Biased CIA report: $40 million
Re “The harsh truth on CIA torture finally comes out” (Editorials, Dec. 10) and “CIA’s interrogations vicious, ineffective, Senate panel says” (Page A1, Dec. 10): The article was published as truth, based on the so-called torture report written by agenda-driven Senate Democrat staffers hoping to curry favor with their bosses.
The report was released despite objections from the departments of Defense, State and Intelligence. There are volumes of evidence refuting much of the report, yet The Bee’s editorial board publishes its opinion based on the one-sided hit piece.
This is shoddy journalism at best, and the public deserves better. Maybe you should opine on how this biased and incomplete report cost the taxpayers $40 million and didn’t interview even one person who was involved.
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Stan Frazer, Folsom
Republicans saw a hatchet job
Buried toward the end of the article on the release of the CIA interrogation report was the fact that no Republican senators or Senate Intelligence Committee staffers participated in preparing this $40 million example of wasteful spending by Democrats.
The Republicans clearly saw a hatchet job coming when the investigation did not interview any CIA leaders or personnel but relied only on top-secret cables, emails, reports, photographs and other documents.
And former CIA leaders – including Democrat Leon Panetta – and current head John Brennan have refuted many of the report’s one-sided findings and said that the enhanced interrogation techniques did, in fact, provide key intelligence on al-Qaida and its terrorist plots.
Had intelligence gathered by waterboarding prevented the real terror of seeing people jump out of windows to their death from the World Trade Center on 9/11, I doubt there would be much discussion of interrogation methods now.
Remember, terrorists probably don’t use waterboarding or other enhanced techniques. They just behead their prisoners and murder their opponents.
John Schleimer, Roseville
Humane code protects troops
The safety of our troops depends on how we react as a country to the torture report.
It is inevitable in the course of war that some of our troops will be captured by the enemy. If we expect the enemy to maintain some basic standard of treatment of those Americans, we need to do the same.
We need to show we believe that all humans have value regardless of how much their beliefs and actions offend us, just as after World War II when we gave the Nazis we arrested the dignity of a public trial.
If America does not set a high moral standard, who will?
The Geneva Convention on treatment of prisoners is not some bleeding-heart human rights conspiracy. It was established to protect the soldiers on the firing line who put themselves out for their leaders and country.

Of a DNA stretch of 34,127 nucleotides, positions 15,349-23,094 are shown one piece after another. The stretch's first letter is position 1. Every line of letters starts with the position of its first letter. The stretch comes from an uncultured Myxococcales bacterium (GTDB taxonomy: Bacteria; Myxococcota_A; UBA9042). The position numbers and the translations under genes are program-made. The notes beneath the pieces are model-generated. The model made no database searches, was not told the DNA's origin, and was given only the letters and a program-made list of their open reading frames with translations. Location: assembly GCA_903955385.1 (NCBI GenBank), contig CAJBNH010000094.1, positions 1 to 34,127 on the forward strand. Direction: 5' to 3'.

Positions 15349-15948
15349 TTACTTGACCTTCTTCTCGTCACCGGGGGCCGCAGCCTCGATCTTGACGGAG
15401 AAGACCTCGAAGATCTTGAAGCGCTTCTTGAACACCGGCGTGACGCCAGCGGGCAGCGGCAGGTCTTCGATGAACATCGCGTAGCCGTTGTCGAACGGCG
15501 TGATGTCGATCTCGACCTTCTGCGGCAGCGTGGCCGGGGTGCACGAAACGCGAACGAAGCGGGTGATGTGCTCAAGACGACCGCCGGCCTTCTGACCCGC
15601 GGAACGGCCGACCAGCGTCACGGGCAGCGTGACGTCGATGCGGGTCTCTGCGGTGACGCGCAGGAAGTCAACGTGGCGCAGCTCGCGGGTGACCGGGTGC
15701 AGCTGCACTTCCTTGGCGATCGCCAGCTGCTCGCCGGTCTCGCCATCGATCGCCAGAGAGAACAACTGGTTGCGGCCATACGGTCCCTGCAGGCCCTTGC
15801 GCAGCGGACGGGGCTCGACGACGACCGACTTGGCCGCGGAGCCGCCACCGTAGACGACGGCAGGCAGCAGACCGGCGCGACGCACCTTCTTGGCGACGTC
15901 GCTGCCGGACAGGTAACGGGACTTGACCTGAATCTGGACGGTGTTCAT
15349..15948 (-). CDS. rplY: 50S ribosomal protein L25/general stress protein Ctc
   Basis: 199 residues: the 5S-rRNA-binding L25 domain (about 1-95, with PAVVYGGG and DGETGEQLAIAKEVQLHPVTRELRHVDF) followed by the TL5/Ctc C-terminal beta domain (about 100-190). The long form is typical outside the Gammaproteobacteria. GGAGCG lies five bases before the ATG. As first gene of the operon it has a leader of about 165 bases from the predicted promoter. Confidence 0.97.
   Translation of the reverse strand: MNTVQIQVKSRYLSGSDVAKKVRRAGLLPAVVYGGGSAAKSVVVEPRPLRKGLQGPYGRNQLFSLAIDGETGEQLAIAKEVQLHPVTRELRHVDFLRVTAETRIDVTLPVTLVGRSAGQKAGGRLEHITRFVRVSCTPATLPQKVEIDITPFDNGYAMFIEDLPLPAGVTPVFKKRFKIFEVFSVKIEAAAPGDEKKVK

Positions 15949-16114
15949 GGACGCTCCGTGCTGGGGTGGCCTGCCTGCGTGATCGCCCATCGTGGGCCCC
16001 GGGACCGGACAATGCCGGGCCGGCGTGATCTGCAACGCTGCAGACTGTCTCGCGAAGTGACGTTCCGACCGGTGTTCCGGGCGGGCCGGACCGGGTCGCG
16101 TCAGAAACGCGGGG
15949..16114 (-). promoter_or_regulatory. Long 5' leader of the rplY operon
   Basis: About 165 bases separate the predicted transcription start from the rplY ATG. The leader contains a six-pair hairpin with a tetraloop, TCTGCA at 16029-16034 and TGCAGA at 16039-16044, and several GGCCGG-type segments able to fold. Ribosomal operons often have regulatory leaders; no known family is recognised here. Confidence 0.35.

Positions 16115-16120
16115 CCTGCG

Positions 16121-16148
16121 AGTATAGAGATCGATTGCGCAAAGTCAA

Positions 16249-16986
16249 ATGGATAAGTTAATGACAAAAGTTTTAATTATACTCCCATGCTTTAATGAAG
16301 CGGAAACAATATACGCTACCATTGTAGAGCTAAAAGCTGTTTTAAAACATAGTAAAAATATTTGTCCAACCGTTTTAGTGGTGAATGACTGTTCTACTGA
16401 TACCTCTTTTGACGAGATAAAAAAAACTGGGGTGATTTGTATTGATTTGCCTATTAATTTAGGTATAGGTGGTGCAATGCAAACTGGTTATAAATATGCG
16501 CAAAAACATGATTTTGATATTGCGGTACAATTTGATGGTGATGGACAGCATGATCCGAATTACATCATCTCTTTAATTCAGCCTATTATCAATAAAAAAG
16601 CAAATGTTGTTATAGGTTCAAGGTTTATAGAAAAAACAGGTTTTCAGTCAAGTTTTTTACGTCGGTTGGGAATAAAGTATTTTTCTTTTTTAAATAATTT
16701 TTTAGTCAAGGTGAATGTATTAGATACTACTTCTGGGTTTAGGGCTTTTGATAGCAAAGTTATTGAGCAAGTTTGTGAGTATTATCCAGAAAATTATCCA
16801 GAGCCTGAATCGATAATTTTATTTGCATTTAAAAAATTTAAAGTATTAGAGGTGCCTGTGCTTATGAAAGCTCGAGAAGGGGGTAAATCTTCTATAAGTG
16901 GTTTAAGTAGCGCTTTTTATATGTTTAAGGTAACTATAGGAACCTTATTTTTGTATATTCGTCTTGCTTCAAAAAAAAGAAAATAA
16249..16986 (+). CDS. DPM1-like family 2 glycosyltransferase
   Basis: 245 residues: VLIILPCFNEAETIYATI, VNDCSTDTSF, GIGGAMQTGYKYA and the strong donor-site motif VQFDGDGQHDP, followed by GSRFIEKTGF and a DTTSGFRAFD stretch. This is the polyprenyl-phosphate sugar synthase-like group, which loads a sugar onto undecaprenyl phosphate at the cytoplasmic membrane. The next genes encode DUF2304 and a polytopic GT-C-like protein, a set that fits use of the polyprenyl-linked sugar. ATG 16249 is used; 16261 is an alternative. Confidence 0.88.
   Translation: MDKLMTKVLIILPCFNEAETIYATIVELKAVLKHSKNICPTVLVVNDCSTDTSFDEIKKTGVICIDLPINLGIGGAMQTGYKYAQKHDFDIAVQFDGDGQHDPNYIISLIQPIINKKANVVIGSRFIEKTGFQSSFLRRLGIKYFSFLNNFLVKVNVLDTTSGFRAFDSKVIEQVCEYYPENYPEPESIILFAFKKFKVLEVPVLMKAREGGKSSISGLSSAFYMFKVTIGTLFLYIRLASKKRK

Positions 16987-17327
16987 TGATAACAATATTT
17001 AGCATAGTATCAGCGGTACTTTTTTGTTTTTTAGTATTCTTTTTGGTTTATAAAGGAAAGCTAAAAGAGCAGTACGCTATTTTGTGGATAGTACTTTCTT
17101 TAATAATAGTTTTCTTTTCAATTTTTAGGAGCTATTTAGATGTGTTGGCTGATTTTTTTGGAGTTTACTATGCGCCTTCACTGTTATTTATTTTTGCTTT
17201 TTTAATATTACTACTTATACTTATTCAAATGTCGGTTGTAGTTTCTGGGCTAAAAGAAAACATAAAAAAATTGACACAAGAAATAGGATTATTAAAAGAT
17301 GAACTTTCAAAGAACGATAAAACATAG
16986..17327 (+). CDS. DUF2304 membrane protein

Alan Hirsch, Davis
Interrogations were barbaric
I am shocked and angered by the Senate Intelligence Committee report on CIA interrogations.
How could our government, which sent nearly 4,500 of our soldiers to their deaths in Iraq, telling them that they were going there to promote democracy, have committed such barbaric acts? I think it is a dishonor to their memory, and their sacrifices.
Evil deeds of this nature were not unusual in Hitler’s Nazi Germany, or in the Soviet Union under Stalin, but in the U.S.? I, as an American citizen, am feeling a sense of shame and disgust.
Carlos de la Fuente, Newcastle
U.S. shouldn’t sponsor torture
Although I believe God gives every person talents, and that each person has work to do in this life, I don’t believe torture is one of those talents.
Any job for which the employment requirements include sadism should not be sponsored and paid for by my government. I am ashamed to be a U.S. citizen. It seems time we gave up crowing about freedom and justice.
Peter Rodman, Sacramento
California helpless on climate
Re “Jobs in energy efficiency” (Letters, Dec. 10): California is a ship of fools. We allow our politicians to convince us we can halt global warming. To do this, they will tax fuels and energy suppliers, then pour that money down a black hole for their own causes.
The Earth has been warming since the peak of the last ice age, long before man controlled fire or built cars. Glaciers covered this state and disappeared long before man had any effect on the Earth’s natural warming. I was taught this science in elementary school in the late 1950s.
The warming will continue no matter what we do.
Maybe we should attempt to slow the rotation of Earth or decrease its time to orbit the sun. That would make as much sense. Take a look at a globe and see what a speck California is compared the massive polluting countries around us.
Will this speck make any difference? Doubtful. But let’s tax ourselves into oblivion to give us a warm and fuzzy feeling.
Larry Throop, Citrus Heights
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